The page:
I have been reading a fantasy novel. I stumbled upon the phrase "have one's hair up about something". Below I quoted the sentence in context. I have done quite some searching, but so far all has been in vain. I can only guess it means being utterly annoyed by something. Can someone tell me if this truly is an idiom and what it means?

And I warn you, I shall be compensated dearly if any of my property is missing or damaged!” He turned on his heel and stormed out the doors. “He’s got his hair up about this one,” chuckled Fen

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    I don't think it's a common idiom. I have heard, frequently, "Have one's back up" (aggressive, or aggressively defensive, like a cat) and "Have a hair across one's ass" (incredibly bothered or annoyed).
    – Dan Bron
    Jun 12, 2016 at 13:04
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    It made me think of the expression make someone's hair stand on end which means "to cause someone to be very frightened". But that doesn't seem to be the likely meaning here?
    – TrevorD
    Jun 12, 2016 at 13:10
  • @TrevorD No, in this context, it clear welt means something like "he's on the warpath". But I've never heard the phrase before.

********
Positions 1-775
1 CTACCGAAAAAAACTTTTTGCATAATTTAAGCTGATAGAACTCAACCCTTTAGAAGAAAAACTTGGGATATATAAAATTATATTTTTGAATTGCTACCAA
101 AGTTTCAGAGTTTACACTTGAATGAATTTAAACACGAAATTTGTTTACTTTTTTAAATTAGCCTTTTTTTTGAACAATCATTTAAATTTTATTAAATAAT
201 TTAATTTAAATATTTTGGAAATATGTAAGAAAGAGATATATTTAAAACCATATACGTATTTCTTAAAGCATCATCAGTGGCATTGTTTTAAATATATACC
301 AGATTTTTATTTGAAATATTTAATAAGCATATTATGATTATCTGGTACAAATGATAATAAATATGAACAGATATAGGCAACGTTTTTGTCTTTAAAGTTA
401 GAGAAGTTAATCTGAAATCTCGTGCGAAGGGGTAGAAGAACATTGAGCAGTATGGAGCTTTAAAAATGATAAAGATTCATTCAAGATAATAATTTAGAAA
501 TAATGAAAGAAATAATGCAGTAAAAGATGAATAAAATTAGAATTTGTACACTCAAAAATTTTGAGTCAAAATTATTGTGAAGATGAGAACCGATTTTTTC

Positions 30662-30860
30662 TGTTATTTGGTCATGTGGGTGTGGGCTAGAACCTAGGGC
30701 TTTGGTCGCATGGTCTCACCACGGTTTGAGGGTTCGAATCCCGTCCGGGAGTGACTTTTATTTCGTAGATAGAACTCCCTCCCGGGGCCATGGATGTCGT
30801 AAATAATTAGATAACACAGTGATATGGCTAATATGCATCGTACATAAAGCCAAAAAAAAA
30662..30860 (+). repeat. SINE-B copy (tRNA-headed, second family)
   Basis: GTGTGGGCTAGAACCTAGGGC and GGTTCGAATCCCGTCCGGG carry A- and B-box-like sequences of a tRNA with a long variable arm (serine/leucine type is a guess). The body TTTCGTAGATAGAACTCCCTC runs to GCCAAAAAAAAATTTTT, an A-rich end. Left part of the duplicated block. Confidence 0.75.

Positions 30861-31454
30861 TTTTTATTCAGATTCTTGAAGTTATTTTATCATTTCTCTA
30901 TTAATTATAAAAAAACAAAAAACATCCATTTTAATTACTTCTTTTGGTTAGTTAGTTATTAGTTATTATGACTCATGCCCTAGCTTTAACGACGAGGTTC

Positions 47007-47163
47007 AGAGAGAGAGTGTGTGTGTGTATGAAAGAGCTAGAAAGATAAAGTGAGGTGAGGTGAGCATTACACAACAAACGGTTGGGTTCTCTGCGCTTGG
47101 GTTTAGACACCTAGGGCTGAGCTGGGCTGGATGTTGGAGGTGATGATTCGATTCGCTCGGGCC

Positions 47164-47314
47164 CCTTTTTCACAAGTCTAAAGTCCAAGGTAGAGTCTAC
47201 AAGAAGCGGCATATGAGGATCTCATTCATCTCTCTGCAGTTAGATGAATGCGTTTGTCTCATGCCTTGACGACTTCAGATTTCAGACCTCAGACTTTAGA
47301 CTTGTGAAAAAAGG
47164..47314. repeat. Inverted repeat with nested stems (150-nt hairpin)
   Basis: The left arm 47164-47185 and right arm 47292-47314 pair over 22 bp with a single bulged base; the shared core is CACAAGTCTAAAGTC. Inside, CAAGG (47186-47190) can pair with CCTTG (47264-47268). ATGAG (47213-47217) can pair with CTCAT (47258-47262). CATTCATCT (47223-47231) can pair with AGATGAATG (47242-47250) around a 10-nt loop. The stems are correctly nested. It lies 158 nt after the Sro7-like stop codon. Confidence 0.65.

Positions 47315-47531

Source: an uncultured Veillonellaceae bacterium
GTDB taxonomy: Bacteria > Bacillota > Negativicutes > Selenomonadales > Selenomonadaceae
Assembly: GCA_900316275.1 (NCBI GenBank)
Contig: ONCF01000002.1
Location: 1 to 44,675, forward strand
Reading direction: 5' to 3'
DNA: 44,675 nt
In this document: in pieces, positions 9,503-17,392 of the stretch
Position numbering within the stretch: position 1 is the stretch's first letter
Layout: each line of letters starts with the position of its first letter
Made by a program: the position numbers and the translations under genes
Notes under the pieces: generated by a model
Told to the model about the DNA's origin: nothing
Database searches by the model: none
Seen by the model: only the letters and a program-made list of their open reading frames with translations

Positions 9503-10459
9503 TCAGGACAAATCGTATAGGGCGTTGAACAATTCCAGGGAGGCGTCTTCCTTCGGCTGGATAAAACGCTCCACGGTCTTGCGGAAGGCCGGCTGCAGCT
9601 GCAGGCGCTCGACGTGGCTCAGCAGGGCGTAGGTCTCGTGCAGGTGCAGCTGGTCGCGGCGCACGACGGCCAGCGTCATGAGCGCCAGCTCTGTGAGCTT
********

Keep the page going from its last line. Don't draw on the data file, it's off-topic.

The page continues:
– Dan Bron
    Jun 12, 2016 at 13:15
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    The earliest written instance I can find is this from 1964. It's not common, but my guess is it derives from tear one's hair out = be very angry, leading to Keep your hair on! = Relax! Calm down! as covered by that earlier ELU question (better known to me as Keep your shirt on!). Jun 12, 2016 at 13:15
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    It's a variation on get one's hackles up.
    – Hot Licks
    Jun 12, 2016 at 13:15

1 Answer 1


The expression is a variation of "get one's hackles up", referring to the raised appearance of the hair on the back of a dog when angered.

get one's hackles up: to become tense with anger; bristle

Hackles refers to the erectile hairs along the back of the neck of an animal, especially of a dog.

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